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St. Lucie County Seeks Public Input on Stormwater Master Plan  

St. Lucie County - Sunday October 15, 2023: St. Lucie County’s Public Works Department is actively updating its Stormwater Master Plan and is seeking public input.  

The county’s Stormwater Master Plan is a comprehensive road map for how to manage stormwater runoff and flood risks after heavy and prolonged rainfall events, such as hurricanes and tropical storms, while seeking to maintain water quality in our natural systems, such as the Indian River Lagoon and the St. Lucie River Estuary.  

During the planning process, St. Lucie County will host several public information sessions, in-person and online, for county residents, businesses and other interested stakeholders. Community members will have an opportunity to learn more about the field of stormwater management, the five areas in unincorporated St. Lucie County (outside city limits) that are the current focus of the plan, and strategies to protect residents’ safety, property and water quality. It is also an opportunity for the county’s Stormwater Management Team to hear directly from residents about their own experiences and insights to help guide plan development.  

The in-person informational sessions are scheduled from 5 to 7 p.m.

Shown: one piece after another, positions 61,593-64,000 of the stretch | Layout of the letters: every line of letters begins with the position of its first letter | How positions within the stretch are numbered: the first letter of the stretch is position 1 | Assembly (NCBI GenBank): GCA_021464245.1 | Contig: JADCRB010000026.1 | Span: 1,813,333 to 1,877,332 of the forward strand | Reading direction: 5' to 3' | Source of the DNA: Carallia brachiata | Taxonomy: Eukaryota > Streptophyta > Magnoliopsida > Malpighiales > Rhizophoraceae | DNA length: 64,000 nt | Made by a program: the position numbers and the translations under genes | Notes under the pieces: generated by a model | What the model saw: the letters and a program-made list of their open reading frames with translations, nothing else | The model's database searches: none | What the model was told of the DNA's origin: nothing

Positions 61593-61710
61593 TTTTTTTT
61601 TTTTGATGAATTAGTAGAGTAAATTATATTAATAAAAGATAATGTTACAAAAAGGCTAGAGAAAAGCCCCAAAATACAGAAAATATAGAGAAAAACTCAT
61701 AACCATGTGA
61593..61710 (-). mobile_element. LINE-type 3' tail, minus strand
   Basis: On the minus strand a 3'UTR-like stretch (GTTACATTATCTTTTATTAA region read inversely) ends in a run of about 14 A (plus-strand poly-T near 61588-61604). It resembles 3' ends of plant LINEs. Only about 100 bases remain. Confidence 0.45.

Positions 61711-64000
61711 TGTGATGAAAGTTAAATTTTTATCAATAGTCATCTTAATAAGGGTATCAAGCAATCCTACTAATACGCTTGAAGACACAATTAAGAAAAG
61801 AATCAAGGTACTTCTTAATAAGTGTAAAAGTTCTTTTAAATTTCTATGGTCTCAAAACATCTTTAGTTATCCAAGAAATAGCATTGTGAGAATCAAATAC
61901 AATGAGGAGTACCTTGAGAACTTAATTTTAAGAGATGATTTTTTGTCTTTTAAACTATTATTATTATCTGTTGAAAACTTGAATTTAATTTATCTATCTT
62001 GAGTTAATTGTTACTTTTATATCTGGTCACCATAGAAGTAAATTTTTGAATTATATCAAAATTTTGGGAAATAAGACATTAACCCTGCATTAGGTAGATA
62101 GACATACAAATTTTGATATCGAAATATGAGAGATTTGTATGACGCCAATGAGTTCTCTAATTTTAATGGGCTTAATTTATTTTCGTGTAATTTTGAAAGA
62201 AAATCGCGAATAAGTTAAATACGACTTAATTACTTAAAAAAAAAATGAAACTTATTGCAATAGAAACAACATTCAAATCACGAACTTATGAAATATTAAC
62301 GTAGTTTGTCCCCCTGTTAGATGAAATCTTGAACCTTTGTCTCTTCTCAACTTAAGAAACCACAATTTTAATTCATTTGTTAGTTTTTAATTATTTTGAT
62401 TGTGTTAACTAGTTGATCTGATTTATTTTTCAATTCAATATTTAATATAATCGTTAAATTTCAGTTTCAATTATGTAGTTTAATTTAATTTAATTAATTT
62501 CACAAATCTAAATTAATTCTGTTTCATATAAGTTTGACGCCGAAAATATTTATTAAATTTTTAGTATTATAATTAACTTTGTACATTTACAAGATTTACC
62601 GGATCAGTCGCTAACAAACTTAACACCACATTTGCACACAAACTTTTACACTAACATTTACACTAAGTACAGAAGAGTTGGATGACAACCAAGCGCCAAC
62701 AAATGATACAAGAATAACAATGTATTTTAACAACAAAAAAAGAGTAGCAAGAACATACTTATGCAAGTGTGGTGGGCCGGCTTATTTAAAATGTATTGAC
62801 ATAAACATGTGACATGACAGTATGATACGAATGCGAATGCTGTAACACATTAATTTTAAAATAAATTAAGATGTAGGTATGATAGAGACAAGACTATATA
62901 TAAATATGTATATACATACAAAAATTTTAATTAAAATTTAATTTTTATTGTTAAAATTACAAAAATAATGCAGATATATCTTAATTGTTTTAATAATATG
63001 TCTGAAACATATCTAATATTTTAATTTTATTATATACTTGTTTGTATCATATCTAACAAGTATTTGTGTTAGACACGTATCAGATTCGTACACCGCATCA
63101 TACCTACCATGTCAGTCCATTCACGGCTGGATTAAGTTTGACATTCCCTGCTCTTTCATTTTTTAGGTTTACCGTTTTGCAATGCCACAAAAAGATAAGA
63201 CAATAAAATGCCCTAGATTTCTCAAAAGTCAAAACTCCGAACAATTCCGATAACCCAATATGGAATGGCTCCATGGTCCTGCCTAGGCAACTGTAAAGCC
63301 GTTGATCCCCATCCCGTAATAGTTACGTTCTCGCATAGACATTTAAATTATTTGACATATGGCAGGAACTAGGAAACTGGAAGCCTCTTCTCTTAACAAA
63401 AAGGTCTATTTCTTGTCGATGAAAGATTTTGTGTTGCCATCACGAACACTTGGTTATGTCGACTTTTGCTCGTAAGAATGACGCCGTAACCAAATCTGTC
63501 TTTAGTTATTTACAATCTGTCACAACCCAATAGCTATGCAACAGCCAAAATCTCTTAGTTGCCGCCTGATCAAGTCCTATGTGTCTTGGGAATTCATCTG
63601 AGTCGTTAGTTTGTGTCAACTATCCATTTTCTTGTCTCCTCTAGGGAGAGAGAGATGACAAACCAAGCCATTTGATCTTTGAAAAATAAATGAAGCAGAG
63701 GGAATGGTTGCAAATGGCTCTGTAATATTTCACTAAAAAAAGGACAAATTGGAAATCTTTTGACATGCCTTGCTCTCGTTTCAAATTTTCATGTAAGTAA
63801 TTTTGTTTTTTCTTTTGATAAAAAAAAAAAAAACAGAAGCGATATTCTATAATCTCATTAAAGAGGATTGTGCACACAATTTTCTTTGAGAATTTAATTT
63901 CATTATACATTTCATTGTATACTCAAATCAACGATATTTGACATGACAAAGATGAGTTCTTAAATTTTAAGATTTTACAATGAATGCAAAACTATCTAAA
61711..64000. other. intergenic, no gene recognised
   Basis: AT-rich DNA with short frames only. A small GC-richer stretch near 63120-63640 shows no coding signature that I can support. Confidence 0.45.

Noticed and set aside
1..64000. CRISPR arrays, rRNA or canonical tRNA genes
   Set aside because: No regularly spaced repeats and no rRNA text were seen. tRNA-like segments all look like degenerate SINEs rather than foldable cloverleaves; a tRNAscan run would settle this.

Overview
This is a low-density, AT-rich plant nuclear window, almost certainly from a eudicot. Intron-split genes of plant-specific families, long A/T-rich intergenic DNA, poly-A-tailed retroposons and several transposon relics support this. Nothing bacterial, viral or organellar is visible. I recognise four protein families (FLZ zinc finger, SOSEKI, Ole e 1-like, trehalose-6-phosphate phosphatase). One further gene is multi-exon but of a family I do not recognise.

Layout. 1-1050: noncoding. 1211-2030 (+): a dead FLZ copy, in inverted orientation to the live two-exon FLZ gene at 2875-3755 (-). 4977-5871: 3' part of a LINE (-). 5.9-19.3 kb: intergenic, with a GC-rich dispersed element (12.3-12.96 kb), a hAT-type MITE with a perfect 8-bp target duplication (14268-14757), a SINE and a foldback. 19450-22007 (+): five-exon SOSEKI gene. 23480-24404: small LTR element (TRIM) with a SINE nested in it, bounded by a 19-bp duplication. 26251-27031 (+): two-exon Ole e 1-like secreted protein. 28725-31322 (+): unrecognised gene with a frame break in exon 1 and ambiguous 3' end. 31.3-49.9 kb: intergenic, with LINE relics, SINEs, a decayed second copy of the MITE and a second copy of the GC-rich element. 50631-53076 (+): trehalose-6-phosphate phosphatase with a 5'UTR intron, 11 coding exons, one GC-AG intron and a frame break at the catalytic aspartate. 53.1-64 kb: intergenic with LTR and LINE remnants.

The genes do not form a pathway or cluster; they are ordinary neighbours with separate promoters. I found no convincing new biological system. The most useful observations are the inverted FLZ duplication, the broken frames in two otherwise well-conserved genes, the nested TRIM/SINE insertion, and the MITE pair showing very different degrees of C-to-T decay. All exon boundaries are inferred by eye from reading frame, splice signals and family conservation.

• Wednesday, Oct. 25 at FAU’s Harbor Branch Oceanographic Institute/Johnson Center, located at 5600 US 1 in Fort Pierce  
  • Thursday, Oct. 26 at the Havert L. Fenn Center, located at 2000 Virginia Avenue in Fort Pierce  
  • Thursday, Nov. 2 at the Paula A. Lewis Branch Library, located at 2950 SW Rosser Blvd. in Port St. Lucie.  

To accommodate all residents throughout the county, there will be online presentations on Wednesday, Oct. 18 and Wednesday, Nov. 1 from 12:30 to 1:30 p.m. Residents can register through the county’s website at:  

The county’s current plan was adopted by the St. Lucie County Board of County Commissioners in 1992.  

“This plan has served us well in the past,” said St. Lucie County Commission Chair Cathy Townsend, “but technology has changed, the population has grown, sea levels continue to rise, and we are constantly learning more about effective stormwater management strategies. It’s time for an update.”  

“We welcome public input to help us structure a master plan to better manage stormwater in neighborhoods where we know flooding has been a problem and to protect other neighborhoods from future problems,” added Commissioner Townsend.